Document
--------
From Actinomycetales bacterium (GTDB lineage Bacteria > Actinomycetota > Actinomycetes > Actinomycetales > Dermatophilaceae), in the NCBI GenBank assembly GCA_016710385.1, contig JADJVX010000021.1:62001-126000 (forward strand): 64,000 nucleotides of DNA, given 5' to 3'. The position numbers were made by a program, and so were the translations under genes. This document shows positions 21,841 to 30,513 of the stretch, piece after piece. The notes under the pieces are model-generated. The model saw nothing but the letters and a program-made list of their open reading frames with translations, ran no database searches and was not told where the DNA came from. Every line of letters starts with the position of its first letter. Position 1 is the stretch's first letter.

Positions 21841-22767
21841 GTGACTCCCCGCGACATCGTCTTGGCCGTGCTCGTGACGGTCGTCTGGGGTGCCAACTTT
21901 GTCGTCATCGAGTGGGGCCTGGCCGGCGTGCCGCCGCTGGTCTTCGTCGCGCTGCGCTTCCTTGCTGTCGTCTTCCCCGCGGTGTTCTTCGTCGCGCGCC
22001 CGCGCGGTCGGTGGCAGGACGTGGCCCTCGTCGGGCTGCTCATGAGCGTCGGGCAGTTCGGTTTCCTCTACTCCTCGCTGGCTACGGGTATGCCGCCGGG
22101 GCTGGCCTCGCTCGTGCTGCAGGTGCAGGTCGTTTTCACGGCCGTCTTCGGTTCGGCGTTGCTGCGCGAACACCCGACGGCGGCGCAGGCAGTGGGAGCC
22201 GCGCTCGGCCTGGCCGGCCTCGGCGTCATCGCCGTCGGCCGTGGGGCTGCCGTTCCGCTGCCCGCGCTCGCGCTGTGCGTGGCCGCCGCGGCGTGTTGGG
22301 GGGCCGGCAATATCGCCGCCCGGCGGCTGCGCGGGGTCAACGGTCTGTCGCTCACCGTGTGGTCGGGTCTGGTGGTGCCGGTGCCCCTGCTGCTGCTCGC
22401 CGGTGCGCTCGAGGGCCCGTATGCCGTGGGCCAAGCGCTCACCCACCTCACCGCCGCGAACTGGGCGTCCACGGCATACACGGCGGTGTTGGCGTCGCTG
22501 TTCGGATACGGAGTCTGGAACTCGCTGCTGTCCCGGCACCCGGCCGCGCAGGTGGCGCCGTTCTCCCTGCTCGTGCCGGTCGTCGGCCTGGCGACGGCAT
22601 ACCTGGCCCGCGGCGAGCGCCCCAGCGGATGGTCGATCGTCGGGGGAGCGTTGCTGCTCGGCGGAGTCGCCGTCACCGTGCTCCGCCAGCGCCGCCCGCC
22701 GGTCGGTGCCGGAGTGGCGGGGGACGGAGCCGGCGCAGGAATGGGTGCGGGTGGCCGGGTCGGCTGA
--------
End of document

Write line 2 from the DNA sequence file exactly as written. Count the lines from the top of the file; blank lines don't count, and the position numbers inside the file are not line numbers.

Positions 21841-22767